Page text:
False teachers hate the point of the sword. We must take the sword for the confounding of false teachers in their error. For example, Federal Vision heretics who preach a universal, resistible, ineffectual divine grace in the covenant in the interest of conditionality hate the point of the sword that is Romans 9. After futilely trying to force Romans 9 to bear witness against itself, the enemies of sovereign grace finally duck and dodge, and then flee confounded. Let the sharp point of Romans 9 be continually thrust into the theology of common grace in the covenant, as well as into our own hearts to slay the old man of pride and self-salvation, so that that God-dishonoring heresy finds no home in us and in our fellowship.
If we listen to the plea of many to put down our sharp sword and stop being so condemnatory, and just stick with the positive message that does not make anyone feel bad, the church might grow numerically but soon enough we will also have women in the pulpit, sodomites in the consistory, rank Arminians or antinomians at the table of the Lord, and evolutionists on the school boards.
The instituted church needs the sword of the Spirit for the advance of God’s kingdom. I hope you young people will pray for the cause of the sword.
Secondly, the instituted church and the individual believer need to use the sword because often our fellow soldiers are taken hostage in sin and hurried across enemies’ lines. We need the sword for rescue operations.
You might know a fellow Christian soldier overtaken in a fault (Gal. 6:1). The enemy called “love of pornography or pre-marital sex” or “love for alcohol or drugs” or “hatred for the church or for a brother” or “delight in Sabbath desecration,” or “believing the Bible is a big lie, and the Reformed faith vanity,” or “enticement to date an unbeliever,” or “no-one-will-tell-me-how-to-live pride” has overtaken a fellow soldier. The sinner goes willingly. He feels right at home in his corruption as a hostage in the enemy’s concentration camp.
Now what? What do you do, soldier? What if you are outfitted with a helmet, a breastplate, a shield, a belt, and sandals, but you have no sword? How will you ever go across enemy lines to smite the enemy and rescue your dear friend or family member? What if you have a sword but keep it sheathed saying, “Well, he is my friend. We like each other. I don’t want to hurt his feelings, disrupt our relationship, and make him think ill of me or turn against me, so I will pretend all is well.”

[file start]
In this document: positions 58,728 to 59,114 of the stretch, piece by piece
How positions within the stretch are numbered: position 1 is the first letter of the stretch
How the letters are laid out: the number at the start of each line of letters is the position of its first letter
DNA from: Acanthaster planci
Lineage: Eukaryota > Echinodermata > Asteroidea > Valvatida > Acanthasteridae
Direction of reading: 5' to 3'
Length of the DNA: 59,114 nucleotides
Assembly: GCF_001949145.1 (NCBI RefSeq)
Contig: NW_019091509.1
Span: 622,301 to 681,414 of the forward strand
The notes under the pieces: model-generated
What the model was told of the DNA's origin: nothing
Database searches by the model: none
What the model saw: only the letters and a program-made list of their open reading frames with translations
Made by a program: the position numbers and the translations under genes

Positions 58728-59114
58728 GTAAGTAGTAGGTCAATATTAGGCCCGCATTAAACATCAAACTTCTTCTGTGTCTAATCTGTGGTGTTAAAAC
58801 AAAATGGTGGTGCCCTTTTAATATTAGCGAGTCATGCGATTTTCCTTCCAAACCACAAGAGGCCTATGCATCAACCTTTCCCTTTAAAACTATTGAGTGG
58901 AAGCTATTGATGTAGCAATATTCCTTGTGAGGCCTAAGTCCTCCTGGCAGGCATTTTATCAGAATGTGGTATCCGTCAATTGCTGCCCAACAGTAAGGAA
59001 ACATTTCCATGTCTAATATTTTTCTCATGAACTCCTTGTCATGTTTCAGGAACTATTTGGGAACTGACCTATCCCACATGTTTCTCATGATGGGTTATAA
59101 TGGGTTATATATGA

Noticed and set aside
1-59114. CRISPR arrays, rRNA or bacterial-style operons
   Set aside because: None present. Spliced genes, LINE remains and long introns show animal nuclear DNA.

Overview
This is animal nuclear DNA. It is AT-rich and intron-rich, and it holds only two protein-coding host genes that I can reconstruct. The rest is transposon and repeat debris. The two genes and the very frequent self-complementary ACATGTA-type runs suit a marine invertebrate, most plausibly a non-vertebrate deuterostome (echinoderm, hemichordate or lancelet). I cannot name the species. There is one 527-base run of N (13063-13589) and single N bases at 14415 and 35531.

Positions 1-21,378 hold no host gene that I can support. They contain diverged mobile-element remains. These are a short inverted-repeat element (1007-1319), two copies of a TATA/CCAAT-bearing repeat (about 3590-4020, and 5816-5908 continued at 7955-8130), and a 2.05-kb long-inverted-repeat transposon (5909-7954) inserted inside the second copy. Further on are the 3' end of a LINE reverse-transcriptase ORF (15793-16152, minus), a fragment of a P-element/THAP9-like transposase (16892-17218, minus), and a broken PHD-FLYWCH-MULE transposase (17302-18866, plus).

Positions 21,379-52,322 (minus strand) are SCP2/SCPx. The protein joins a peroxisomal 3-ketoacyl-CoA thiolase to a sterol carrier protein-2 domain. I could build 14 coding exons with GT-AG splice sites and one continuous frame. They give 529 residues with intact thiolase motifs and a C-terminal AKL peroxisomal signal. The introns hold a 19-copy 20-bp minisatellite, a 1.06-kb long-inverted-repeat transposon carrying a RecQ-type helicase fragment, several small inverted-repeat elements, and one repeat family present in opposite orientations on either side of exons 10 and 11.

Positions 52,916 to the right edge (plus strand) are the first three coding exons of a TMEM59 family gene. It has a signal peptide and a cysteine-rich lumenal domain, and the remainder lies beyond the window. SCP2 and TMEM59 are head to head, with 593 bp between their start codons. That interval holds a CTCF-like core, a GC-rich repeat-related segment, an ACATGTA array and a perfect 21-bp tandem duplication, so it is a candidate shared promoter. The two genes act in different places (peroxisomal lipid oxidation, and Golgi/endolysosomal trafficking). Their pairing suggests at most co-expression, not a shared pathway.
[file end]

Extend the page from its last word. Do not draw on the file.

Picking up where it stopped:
We need the sword of the Spirit, otherwise that hostage will die across enemy lines. With a spirit of meekness and considering ourselves lest we also be tempted, we are to fulfill the law of Christ (Gal. 6:1-2) by taking our sword to assault Satan and that sinner’s proud heart, stubborn will, and vain imaginations by bringing the Scriptures to him again and again. Pray that the Holy Spirit will take whatever passages you bring in the rescue operation and use them for repentance unto the releasing of that prisoner from his chains. To the pain of our hearts, sometimes the sword hardens the sinner in his sin and further exposes the perversity of his heart.
Thirdly, the individual Christian needs this sword for his own life of safety in the kingdom. We are all surrounded by temptations. The devil preys on our weaknesses. Youthful lusts are strong and boil hot. In our youth we can be heady and high-minded. While we have so much armor to defend and protect us throughout the day, we must also go on the offensive with the sword of the Spirit. In morning devotions unclean lusts, jealousy, and pride are slain by the sword of God’s Word, which the Spirit uses to prick the conscience, create godly sorrow, and make Christ and His holiness desirable to us.
Every elect, regenerated, believing child of God and every true church will take the sword (v. 17, “…and take…”), for the Spirit who inspired the Scriptures is the same Spirit who teaches our hands to war with the sword.
The apostles took the sword from Jerusalem to the uttermost parts of the earth for the advance of the kingdom. With the sword of Pentecost, Peter lovingly stabbed those murderers of Jerusalem who had Christ’s blood on their hands, so that they confessed their sins and sought baptism. With the sword of the resurrection of Jesus, Paul slighted the devil’s works all throughout the Mediterranean world, so that peoples who had been bound in the slavery of idolatry for thousands of years were released.
Let our churches take the sword through preaching, catechizing, consistorial work, and especially by maintaining a theological school for the training of soldiers. And young man, will you please strongly consider enrolling in this military institution so that one day you may war a good warfare in the ministry as Peter and Paul did.
Let the young people take the sword by meditating upon God’s Word day and night and adding to the knowledge that they gained in their earliest years in memorizing verse after verse, reciting catechism answer after catechism answer, singing Psalter number after Psalter number, and taking page after page of notes in Bible class. Keep learning.
Can you imagine a solder in the heat of battle having no sword, and having none because he failed to take one to battle? More ridiculous and more serious is the believer with no sword. Take the sword! What could be more shameful than a Reformed Christian with no knowledge of and skill to use the Bible? The Reformers jeopardized their lives to get a sword in the hands of the disarmed masses of the Romish churches. Sword-taking is our Reformed heritage. But we will not take it? Take the sword of the Spirit! The battle belongs to God, He will see to it that all His soldiers take the sword.